Justan, It may be silly but this is the way the world works.
Oy what a mess. Okay, let me go through this again to clarify a bit:A good gallery may take a piece -- photograph, painting, etc. -- either as an outright purchase or on consignment. An experienced gallery owner normally will buy a piece outright only if he's quite sure he can sell it within a reasonable time. But the markup on the purchase is going to be better than the commission he'd make on consignment.
The content above is logical.The legitimate way for a gallery to reduce risk is to take pieces on consignment.
The statement above is nonsensical and begs to rationalize means of resale as “legitimate” and by inference, not legitimate. Any agreed method of resale that doesn’t violate law is “legitimate.” That is why the statement is silly. I think you probably meant to write “traditional” rather than “legitimate.” And I’d go along with that. But that is not what you wrote. The artist is responsible to deliver complete, saleable pieces -- in this case prints properly signed, matted and framed. The gallery owner insures the contents of the gallery, including the consignments, pays for the advertising, pays the general overhead including wages of gallery workers, etc., and may or may not bear the price of an "opening" for a new artist. That's why, unless the consignor is a regular seller, the gallery's commission on a sale may be 50% or even more. The consignor bears the cost of producing the complete, saleable piece, and he also bears the time cost of the part of his inventory that hangs on the wall before a sale.
Above is one model of resale. I'm guessing many here don’t know it but when one goes into many, even most larger retail stores, the vendors pay the store for their shelf space. Many vendors also stock and maintain inventory of their products within the store themselves. FWIW I see no functional difference between a 50% commission and a 30% commission + a wall fee. The latter is in fact a better value for the seller, unless, of course their product sells for less than the hanging fee.To me, a "gallery" owner who charges for display space and has no voice in what gets hung isn't running a gallery. He's a landlord, renting space on his walls.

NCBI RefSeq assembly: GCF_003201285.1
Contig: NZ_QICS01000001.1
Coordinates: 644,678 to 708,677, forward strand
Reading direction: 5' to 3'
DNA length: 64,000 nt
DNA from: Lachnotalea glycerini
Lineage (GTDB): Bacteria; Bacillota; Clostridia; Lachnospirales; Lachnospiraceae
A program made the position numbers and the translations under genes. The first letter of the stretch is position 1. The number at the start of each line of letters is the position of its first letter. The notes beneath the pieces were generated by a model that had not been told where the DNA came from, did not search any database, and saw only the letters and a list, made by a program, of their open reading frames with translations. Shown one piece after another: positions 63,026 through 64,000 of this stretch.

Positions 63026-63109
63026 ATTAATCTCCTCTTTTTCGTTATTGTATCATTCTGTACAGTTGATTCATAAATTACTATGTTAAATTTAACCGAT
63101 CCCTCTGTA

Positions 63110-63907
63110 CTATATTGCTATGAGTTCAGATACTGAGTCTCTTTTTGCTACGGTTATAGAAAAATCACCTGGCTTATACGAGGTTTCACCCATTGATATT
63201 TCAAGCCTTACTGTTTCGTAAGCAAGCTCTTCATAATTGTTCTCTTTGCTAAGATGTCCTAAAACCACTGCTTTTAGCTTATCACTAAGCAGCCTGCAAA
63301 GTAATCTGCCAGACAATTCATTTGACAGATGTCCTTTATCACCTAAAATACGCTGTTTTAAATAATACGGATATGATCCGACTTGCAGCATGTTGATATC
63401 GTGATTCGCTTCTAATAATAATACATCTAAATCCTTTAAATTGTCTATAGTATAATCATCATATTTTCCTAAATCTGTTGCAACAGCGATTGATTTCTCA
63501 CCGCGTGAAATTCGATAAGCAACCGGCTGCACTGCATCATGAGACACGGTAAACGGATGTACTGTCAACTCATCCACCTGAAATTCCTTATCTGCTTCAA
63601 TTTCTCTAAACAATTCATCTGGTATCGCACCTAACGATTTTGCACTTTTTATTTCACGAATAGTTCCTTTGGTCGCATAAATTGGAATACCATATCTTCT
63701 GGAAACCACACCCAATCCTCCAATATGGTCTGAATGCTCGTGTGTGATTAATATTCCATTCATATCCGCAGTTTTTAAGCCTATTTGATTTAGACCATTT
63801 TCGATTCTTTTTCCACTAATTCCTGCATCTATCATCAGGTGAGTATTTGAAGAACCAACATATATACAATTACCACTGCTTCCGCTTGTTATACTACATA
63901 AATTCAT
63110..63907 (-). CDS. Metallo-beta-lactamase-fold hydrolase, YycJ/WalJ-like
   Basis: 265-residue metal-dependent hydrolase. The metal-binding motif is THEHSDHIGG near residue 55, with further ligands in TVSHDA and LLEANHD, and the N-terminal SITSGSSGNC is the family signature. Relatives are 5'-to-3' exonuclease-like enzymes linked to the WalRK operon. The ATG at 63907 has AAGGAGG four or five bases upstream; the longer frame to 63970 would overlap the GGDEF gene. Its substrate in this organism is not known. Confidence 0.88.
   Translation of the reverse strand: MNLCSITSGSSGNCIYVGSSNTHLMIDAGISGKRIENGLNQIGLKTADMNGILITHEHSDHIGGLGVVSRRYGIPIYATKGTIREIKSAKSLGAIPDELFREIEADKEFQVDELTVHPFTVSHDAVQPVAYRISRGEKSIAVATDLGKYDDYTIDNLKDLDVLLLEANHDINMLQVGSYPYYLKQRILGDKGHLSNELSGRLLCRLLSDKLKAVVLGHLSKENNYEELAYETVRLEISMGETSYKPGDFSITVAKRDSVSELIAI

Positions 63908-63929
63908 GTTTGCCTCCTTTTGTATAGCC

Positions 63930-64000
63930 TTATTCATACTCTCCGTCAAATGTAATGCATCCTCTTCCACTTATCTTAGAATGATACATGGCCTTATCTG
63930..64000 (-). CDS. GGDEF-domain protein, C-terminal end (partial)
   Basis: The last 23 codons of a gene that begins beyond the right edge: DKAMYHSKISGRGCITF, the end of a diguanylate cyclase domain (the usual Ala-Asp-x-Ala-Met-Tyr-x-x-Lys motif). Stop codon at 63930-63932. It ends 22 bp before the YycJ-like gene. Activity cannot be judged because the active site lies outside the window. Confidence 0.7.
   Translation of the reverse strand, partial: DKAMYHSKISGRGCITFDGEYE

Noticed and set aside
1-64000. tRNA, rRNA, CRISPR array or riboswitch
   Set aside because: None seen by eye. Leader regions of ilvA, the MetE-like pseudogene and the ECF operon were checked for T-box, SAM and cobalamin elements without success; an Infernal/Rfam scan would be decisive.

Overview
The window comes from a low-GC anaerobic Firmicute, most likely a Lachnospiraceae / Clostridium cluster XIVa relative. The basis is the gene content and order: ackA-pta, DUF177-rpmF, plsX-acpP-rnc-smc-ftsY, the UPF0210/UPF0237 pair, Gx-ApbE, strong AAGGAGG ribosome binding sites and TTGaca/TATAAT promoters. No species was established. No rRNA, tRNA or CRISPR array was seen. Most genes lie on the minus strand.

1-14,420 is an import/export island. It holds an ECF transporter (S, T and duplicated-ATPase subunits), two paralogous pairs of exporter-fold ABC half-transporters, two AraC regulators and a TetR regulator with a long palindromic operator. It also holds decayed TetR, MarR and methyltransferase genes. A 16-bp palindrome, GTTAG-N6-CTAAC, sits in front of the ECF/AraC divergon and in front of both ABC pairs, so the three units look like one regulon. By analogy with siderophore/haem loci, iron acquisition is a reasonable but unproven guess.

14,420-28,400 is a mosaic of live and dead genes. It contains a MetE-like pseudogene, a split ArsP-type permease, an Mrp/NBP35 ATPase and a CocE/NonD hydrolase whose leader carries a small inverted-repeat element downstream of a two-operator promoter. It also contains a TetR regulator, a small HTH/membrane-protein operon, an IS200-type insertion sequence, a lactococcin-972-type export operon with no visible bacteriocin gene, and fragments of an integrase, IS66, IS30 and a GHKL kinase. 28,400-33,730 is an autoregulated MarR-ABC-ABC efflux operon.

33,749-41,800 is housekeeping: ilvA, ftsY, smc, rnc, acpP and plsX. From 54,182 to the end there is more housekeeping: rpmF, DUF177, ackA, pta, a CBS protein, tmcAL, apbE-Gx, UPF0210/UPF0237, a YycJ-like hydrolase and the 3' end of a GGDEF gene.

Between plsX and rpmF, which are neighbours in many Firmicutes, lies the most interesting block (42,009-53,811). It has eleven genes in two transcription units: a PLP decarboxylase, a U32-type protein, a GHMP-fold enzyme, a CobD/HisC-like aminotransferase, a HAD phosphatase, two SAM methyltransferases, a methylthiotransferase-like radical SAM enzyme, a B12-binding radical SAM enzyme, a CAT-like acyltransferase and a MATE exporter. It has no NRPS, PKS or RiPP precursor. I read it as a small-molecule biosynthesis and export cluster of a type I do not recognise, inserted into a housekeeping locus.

First, I know of no comment within this thread that suggested that a gallery owner has no voice in what gets hung on his or her shop. So yours is a traditional straw-man argument. Second, the vast majority of gallery owners are essentially landlords, who rent space on their walls. The form of payment may vary from straight commission to consignment to any combination of commission consignment and a fee for wall space, but it still amounts to space rental. That is why the comment is silly.On the other hand, with the economy in its present condition gallery owners are going to be very careful and very picky.
This comment is logical and not owing to the economy. If you have a vested interest you logically would act with prudence. Not that all do at all times, of course.It's really hard to sell photographs unless you're in New York City, San Francisco, or Santa Fe.
This is again a nonsensical statement and is what I was commenting on primarily as silly in my previous statement. It presumes that few photographs are sold outside of these 3 cities. There are probably 30 or more shops within 10 miles of where I write this who sell photos primarily. Every larger city in the country and at least the western world is about the same. While I didn’t make a formal study, common logic suggests they would agree with me that your comment is silly. Otherwise they wouldn’t have shops, now would they?
I have no expectation or pretensions of how galleries may or "ought to" make a living. That gives me a different view from some views as expressed in this thread. If I'm out of line then I sincerely apologize.